6.4 Citing in APA

Natalie Boldt and Loren Gaudet

Before we jump into the specifics about citing in APA, let’s step back and remind ourselves why we cite in the first place: we are documenting conversations that researchers (including you!) enter into, and in turn respectfully acknowledging the work, ideas, contributions, and knowledges from sources other than ourselves. That’s a large part of what we mean when we talk about research.

In the Four Feathers Writing Guide, Dr. Elder Shirley Alphonse (THE-LA-ME-YÉ), Elder Nadine Charles (TEȺȽIE), and the Manager for Blended Learning Success, Theresa Bell describe research and gathering knowledge, and remind us that there are many sources and sites of expertise.

Gather Knowledge from Experts

The hunt for knowledge, which involves researchers using the most appropriate tool to gather specific types of information, is an essential part of getting ready to write about a topic. Seeking knowledge allows you to consult experts on your topic and learn more about the relationships between their teachings. In Indigenous societies, learning information means going to an expert to learn (Charles, 2018). For example, Elders teach about history, hunters teach about hunting, and fishermen teach about fishing (Charles, 2018). Other sources of Indigenous knowledge include:

  1. learning from observation of cyclical patterns in ecosystems and other natural law;
  2. learning from animals;
  3. spiritual knowledge acquired through ceremonies;
  4. learning through teachings in Indigenous stories and philosophies;
  5. trial and error;
  6. Indigenous empirical-like knowledge;
  7. Oral Traditions;
  8. learning from Elders’ interpretations and intuition;
  9. ancient ancestral knowledge;
  10. learning through Indigenous theories and methodologies;
  11. learning through unique aspects of the contemporary Indigenous condition. (Younging, 2018, p. 115)

Students have a similar opportunity to draw upon the wisdom of experts by consulting works created by scholars; students can also gather knowledge by doing primary research themselves.[1] [2]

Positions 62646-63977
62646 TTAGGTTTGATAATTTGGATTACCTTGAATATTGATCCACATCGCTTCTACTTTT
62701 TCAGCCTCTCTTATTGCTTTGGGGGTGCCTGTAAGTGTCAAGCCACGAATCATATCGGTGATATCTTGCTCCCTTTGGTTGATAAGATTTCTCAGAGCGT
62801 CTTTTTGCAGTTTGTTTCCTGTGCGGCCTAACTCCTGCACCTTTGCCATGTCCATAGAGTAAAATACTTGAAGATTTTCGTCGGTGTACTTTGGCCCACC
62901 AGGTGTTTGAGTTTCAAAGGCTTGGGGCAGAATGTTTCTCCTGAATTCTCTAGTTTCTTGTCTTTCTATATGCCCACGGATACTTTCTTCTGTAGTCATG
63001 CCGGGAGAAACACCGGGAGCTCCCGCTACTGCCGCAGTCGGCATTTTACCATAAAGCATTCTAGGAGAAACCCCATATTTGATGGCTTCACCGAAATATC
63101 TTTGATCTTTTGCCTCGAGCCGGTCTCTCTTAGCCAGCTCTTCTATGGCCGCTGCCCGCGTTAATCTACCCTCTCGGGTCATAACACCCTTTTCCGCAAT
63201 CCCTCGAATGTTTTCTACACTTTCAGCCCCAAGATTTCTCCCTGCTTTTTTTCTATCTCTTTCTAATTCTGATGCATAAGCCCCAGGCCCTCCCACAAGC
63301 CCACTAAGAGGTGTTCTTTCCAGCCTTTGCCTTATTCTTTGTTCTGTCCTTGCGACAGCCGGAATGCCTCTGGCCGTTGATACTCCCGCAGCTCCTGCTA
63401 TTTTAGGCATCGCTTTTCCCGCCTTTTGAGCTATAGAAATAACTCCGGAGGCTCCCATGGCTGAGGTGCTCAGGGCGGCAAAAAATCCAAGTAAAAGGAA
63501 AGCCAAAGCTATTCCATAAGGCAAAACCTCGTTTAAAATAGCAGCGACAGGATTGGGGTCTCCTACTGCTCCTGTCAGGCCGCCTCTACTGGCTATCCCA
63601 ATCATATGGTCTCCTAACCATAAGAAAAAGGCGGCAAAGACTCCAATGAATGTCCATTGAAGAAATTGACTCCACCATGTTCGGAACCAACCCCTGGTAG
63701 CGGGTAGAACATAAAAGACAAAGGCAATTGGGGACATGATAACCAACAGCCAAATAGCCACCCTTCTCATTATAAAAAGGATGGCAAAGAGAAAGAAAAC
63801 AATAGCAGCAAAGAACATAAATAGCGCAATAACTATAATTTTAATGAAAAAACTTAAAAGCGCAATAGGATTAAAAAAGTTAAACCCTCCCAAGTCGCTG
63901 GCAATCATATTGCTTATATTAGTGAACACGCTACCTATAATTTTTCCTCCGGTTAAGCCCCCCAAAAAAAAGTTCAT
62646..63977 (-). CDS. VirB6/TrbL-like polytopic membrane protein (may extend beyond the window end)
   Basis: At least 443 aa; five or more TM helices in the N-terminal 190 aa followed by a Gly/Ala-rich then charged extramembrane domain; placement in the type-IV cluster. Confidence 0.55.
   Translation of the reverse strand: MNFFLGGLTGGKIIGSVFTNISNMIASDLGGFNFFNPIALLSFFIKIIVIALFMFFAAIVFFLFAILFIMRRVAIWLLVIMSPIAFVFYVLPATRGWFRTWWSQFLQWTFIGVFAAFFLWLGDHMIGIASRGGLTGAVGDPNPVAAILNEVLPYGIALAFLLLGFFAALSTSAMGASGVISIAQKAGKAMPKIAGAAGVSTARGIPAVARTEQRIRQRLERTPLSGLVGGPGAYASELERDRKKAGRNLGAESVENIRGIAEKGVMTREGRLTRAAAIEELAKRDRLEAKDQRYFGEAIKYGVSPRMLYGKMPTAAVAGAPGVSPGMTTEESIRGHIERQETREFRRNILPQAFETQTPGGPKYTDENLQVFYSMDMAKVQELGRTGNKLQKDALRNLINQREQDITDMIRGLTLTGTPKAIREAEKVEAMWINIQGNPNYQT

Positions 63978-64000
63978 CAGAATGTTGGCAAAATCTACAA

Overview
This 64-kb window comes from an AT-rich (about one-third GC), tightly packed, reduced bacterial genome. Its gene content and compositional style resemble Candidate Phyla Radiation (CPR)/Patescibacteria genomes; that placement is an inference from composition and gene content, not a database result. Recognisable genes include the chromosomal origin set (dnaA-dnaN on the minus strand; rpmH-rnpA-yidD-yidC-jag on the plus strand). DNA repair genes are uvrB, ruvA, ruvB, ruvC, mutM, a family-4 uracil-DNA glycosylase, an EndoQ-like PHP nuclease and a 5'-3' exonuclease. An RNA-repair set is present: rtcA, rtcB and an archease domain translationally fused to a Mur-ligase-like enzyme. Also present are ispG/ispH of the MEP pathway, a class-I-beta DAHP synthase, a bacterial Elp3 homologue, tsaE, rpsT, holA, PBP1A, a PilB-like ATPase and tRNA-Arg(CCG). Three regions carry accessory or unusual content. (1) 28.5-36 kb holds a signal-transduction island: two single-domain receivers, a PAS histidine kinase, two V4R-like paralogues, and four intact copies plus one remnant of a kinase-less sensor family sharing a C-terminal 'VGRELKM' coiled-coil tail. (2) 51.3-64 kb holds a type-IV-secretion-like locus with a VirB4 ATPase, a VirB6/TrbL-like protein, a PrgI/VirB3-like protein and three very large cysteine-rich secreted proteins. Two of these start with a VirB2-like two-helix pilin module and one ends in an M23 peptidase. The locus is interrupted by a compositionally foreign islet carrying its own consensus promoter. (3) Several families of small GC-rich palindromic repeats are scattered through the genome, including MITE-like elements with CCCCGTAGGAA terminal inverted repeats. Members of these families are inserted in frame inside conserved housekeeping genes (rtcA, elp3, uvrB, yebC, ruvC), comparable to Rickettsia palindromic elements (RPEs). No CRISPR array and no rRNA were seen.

While this passage is especially relevant to those who belong to Coast Salish communities, the above also reminds us that knowledges take many forms, and that students (that means you!) gather wisdom when they take on the role of researchers. But remember, it’s crucial to make clear where the knowledge and wisdom that you are gathering is coming from. That’s where citation comes in.

One of the ways that social science writing is different from other disciplines is in its citation style. APA, or the style for the American Psychological Association, is a primary style used for social science writing in university (although individual instructors and courses may require other citation styles. As always, consult your instructor for specifics). We have discussed citational practice in Chapter 4.6 and have linked to a resource that summarizes APA citation style. In this section we’ll take a closer look at some of the generic norms of using APA citations in social science writing.

Before we jump in, you might be wondering why it’s important to know how to cite when there are citation generators that you can find online (for example, Zotero and EndNote). Citation generators can be really useful, but they can also produce incorrect, incomplete, or inaccurate citations. Let us explain. As we note in chapter 4.6.4, citation generators rely on existing input (for example, how the information about a text was entered by a user) and do not exercise judgment on their own.[3] If someone entered the wrong date for a publication, or even forgot to enter a date, then the citation generator will create a citation with that incorrect or missing date. If someone mixed up the title of an article and the authors names when entering information, the citation generator will create a citation that has the author name and the title of an article mixed up. So, even if you’re using a citation generator, it’s important to have a clear understanding of how to create citations in APA so that you can notice when something is out of place in a generated citation and fix it. Let’s go!

Think of citing as a practice or habit: the more you do it, the more confident you’ll be. Don’t worry—you don’t need to have all the elements of citation memorized. A guide is there for you to reference! Even your professors will reference style guides when writing and publishing their research (the authors of this guide depend on style guides!). Citation styles also change over time, so it’s important to check the most up to date version of the style guide.

Let’s talk for a minute about why citation styles change and what APA is really for—for example, why does APA put the date first? Because currency in social science research is often crucial. Why do I need to use an initial for an author’s first name rather than using the full name? Because APA invests in gender equality and values concision. We explain more about why APA is the preferred citation style for the social sciences below. (And of course, it’s always a good idea to check with your instructor if you’re unclear about citation style.)